|> >Yes, many former Astro fans in Houston are particularly disgruntled about
|> >the lost '94 pennant race. However, in Houston (as opposed to Cincinnati),
|> >there are some additional considerations which erode support of the Astros.
|> I was curious about that... I've a theory that when the dust settles
|> and final per-game attendance numbers come out, the teams that lose
|> biggest percentage-wise from 1994 to 1995 will be the teams that were
|> having a particularly interesting 1994. Houston, Cincinnati, Montreal,
|> probably a couple of others, though Cleveland seems to have recovered
|> more than nicely...
Hmmm ... the only one with a new stadium ??? Perhaps ...
|> I wonder if McLane can push a suit for damages against the owners'
|> committee that wrecked his income stream to pull an illegal negotiating
Its no secret that McLame is not happy with the other owners, though he is
much too classy (and possibly a bit embarrassed) to scald his fellow magnates
in public. But he is frequently asked the question, "If you had it to do
over ..." and he always responds "No way." I can't help but think a lot of
his unhappiness is associated with having to put up with 27 other idiots.
|> I'd be interested in what additional considerations you think apply in
|> Houston; I can probably stack a Marge Schott story beside each one.
|> Though Marge at least stays out of the runnings of the ballclub other
|> than the manager's job, it's hard to imagine McLane as a worse public
|> relations anchor than Marge.
McLame is actually a *good* PR guy for his team. And in another locale, his
reputation and his sales methodology might even work. Houstonians simply are
tired of being yanked around by the ying-yang by this city's professional
sports team owners. To a large extent, McLame just arrived on the scene at
an inopportune time.
|> From the baseball side of things, though, I'm guessing that trading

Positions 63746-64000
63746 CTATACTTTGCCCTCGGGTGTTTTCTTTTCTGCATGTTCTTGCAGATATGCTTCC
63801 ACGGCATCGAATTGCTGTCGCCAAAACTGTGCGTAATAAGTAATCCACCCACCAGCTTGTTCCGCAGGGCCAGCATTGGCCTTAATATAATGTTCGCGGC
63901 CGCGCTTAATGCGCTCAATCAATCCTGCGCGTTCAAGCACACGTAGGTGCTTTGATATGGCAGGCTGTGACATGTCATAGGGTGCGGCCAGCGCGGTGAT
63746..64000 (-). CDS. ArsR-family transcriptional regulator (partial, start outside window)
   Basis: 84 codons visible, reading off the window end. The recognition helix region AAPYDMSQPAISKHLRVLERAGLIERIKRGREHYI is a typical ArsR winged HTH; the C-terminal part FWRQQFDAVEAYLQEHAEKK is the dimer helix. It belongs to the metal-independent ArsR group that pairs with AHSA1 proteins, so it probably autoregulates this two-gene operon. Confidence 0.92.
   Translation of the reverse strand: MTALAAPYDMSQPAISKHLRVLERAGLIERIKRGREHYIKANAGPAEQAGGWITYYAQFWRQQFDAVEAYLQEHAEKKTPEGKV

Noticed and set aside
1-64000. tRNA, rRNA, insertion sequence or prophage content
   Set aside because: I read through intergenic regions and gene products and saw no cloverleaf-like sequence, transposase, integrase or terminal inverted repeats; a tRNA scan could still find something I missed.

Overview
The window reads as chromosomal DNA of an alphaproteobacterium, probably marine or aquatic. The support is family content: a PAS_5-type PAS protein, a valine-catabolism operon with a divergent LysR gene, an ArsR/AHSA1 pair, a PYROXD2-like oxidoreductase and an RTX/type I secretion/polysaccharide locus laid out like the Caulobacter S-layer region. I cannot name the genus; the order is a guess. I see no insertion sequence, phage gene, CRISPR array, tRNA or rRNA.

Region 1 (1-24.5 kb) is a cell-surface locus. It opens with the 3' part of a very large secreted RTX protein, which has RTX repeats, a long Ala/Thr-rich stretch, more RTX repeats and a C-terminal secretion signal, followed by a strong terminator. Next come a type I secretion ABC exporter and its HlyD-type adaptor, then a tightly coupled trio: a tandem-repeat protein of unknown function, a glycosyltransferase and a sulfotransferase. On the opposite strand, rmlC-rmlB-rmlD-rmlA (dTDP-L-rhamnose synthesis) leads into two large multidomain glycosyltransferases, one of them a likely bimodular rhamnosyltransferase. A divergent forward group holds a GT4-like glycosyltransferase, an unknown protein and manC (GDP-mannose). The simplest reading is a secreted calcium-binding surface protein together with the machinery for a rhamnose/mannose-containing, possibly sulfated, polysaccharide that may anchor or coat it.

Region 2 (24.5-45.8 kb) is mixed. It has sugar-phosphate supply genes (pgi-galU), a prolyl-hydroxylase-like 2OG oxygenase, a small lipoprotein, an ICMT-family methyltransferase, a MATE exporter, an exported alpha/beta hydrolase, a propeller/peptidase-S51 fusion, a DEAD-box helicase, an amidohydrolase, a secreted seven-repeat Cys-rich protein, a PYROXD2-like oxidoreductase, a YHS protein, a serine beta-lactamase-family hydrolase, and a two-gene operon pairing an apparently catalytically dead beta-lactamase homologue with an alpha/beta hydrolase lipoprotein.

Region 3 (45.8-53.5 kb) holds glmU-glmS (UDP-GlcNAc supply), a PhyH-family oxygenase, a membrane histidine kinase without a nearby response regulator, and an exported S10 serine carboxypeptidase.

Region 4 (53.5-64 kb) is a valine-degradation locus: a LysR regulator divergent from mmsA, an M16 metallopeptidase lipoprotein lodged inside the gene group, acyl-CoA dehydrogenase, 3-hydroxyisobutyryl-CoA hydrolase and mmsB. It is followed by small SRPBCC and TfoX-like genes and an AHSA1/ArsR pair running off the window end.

|> three-quarters of the team to the Padres was considered a mistake?
Well, to be honest, most of the fans here are aware that the *big* mistake
was signing both hometown boys Drabek and Swindell to 4-year $16 million
contracts. The Padre trade is viewed as a necessary thing by McLame to
offset his losses due to Drabek's and Swindell's ineffectiveness.
|> was trading a healthy catcher for a banged-up one?
That one was heavily criticized in Houston, but Bob Watson took most of the
heat, as it should be. I really think McLame felt betrayed by Watson (and
maybe by Tal Smith too) on that particular deal. And getting rid of the only
high profile Hispanic player (Luis Gonzalez) on the team didn't help much
|> As was letting Terry
|> "I can lose a one-run game more ways than you can imagine" Collins
|> manage another year?
This one is all on McLame. Collins is McLame's kind of guy -- a "hard charger"
(even if he doesn't really know which way to charge).
|> When you look at things from that perspective, was
|> McLane pushed, or did he jump?
McLame is a genuine nice guy and a savvy businessman. The problem is that he
was over his head in MLB from the start. That, combined with bad timing in
arriving in Houston when the fans were about fed up with their team owners,
has created many ill feelings toward McLame and the Astros. Personally, I've
witnessed how he dealt with his season ticket holders -- so his crying about
needing *more* season ticket holders falls on deaf ears with me (and no doubt
many other former season ticket holders).
|> Does this all boil down to Drayton McLane losing his shirt in a business
|> because he has no idea how to run that business?
Unequivocally, YES. From his opening error (Drabek and Swindell), things
have gone downhill from there.
|> My four cents worth. (Ten cents, if it's totally mint.)